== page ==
“Right from the outset of the pandemic, an immense amount of hope has rested on a team of scientists somewhere in the world managing to develop a safe and effective vaccine.

"Not only have three such vaccines now been approved in the UK, including one developed here, but we are rolling out those vaccines more quickly than anywhere else in Europe; only the United States and China have vaccinated more people so far. The NHS have an ambitious plan to vaccinate the four most vulnerable groups – which account for 88 per cent of the deaths from coronavirus – by mid-February.

"There are now seven vaccination sites up-and-running across Dudley Borough, including ones in Brierley Hill, Stourbridge, Kingswinford and at Russells Hall Hospital. Work is underway, to open an eighth at the Black Country Living Museum as a mass vaccination site to help get vaccines out even more quickly to the priority vulnerable groups.

"At the moment, most of those sites are only operating for part of the week because it takes some time for manufacturers to step up production of a new vaccine, but it’s really important that we have the capacity available for when supply increases. Last week, about 100,000 people a day were vaccinated in the UK; this week it is about 200,000. Both Pfizer and AstraZeneca are confident that they will each be able to supply 2 million doses of their vaccines to the UK each week by the end of this month.

"I look forward to the moment where we can lift the restrictions on our freedoms and liberties, but unfortunately – although it is now in sight – we are some way from that point. The new strain of the virus has seen infection rates in Dudley rocket – trebling over the past month.

"Admissions to hospitals of patients with coronavirus have risen at a time of year when hospitals are always under particular pressure. There are now 200 Covid-19 in-patients at Russells Hall, out of a total capacity of 596 beds, and the number of patients in critical care is more than double normal capacity. Additional capacity has had to be freed up by postponing non-urgent treatment, and other patients have been sent for treatment by private providers paid by the NHS.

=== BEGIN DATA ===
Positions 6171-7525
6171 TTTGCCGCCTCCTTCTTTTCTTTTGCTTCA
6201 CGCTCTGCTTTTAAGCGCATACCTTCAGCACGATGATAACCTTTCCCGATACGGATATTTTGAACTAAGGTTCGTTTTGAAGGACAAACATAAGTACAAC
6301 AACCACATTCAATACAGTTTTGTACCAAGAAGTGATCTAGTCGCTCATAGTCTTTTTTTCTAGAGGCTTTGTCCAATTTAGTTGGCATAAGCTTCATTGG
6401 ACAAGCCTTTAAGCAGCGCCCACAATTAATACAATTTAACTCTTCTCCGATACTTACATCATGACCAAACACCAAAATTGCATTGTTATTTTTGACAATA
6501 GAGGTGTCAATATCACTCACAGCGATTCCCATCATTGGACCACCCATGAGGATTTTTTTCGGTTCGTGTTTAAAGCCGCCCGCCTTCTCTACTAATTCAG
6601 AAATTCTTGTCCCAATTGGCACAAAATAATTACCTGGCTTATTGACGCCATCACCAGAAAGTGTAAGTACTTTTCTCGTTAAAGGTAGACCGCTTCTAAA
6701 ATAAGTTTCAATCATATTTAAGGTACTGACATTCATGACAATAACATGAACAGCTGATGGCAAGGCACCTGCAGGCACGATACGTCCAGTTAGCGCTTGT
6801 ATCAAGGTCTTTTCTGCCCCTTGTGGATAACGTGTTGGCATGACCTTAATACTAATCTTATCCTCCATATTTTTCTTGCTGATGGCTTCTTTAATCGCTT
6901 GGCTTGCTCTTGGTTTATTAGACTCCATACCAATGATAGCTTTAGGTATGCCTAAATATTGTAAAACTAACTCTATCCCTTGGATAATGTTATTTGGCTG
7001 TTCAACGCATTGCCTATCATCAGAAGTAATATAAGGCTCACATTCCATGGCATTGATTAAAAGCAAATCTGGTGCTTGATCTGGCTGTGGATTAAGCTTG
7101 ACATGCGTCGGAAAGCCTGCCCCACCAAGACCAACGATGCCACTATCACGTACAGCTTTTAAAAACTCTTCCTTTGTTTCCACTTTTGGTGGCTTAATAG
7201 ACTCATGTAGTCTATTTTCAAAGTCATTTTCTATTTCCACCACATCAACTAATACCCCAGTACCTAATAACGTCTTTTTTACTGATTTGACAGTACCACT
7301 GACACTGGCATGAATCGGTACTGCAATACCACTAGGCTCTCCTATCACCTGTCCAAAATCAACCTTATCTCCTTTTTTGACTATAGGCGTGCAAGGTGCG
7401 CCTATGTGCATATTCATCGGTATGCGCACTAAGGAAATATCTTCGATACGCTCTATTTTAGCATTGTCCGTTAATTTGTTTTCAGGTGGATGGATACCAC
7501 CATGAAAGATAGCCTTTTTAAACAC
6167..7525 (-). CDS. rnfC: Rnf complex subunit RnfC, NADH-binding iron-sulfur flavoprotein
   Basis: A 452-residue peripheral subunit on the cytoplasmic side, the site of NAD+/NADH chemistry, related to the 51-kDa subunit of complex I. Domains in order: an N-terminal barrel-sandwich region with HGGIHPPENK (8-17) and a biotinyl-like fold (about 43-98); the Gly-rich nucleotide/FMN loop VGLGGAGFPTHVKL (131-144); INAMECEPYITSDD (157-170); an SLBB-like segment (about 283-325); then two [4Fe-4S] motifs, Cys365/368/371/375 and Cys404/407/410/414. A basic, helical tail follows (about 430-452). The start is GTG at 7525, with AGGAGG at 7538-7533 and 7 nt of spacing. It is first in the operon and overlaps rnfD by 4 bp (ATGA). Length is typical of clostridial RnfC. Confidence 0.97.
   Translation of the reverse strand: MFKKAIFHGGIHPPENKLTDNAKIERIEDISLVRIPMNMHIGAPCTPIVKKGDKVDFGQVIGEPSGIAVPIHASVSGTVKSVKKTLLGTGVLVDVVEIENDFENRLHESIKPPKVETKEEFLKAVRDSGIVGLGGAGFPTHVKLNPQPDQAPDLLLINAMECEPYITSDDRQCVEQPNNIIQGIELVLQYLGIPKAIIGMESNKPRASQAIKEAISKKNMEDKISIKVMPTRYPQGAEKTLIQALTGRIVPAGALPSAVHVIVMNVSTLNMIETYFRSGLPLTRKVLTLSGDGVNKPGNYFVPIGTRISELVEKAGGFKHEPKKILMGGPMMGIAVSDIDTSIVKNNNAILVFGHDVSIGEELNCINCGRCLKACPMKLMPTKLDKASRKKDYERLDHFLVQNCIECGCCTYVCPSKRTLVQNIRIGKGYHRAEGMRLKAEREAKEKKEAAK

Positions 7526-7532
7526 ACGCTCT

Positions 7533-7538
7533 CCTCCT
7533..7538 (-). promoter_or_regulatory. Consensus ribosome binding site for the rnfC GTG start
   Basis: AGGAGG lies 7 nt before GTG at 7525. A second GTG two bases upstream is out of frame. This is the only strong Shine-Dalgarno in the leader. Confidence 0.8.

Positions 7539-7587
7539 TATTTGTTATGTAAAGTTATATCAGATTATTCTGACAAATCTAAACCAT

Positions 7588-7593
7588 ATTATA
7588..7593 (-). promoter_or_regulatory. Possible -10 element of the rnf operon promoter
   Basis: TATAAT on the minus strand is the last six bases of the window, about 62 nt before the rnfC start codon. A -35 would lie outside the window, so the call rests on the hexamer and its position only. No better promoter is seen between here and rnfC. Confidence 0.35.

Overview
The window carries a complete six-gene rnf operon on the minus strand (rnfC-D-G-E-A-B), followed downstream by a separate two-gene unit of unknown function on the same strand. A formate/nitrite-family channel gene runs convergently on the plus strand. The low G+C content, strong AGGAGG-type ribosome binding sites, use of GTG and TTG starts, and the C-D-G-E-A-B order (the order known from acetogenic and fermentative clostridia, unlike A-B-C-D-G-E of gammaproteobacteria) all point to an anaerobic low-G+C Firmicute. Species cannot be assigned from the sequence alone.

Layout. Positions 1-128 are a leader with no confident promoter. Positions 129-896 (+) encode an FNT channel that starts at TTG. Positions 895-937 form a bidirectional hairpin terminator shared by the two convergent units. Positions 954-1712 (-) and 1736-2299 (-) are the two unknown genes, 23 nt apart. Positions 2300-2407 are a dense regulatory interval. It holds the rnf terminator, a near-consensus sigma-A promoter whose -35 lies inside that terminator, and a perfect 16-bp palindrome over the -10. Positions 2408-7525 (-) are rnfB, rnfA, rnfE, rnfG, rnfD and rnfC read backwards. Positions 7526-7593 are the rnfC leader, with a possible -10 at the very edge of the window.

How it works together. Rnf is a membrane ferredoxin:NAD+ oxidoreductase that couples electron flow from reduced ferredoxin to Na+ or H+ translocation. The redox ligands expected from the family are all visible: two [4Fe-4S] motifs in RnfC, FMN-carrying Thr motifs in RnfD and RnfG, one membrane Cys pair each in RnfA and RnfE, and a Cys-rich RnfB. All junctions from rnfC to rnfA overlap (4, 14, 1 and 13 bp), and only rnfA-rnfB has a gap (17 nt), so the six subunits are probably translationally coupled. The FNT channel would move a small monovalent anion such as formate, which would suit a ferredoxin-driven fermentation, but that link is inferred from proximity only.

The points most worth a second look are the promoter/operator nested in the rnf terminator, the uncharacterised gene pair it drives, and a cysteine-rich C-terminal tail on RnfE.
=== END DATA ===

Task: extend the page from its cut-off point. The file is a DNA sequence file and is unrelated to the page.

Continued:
"If the number of admissions carries on exceeding the number of discharges then our hospitals will not have the space and staff needed to care for everybody, meaning that patients in urgent need of treatment – whether for coronavirus, cancer, strokes, complications following child-birth or other conditions – could have had to be turned away. This happened last year in France and Italy, but I never want it to happen in our NHS.  

"It is often said that it is darkest before dawn – meaning that the toughest period is often experienced right before things begin to improve.

"With this in mind, and the growing hope offered with each jab that is given, let’s each continue to play our part. If we do, we will be able to save many more lives and as many of our loved ones as possible will be able to join us in good health once we have beaten this deadly virus.”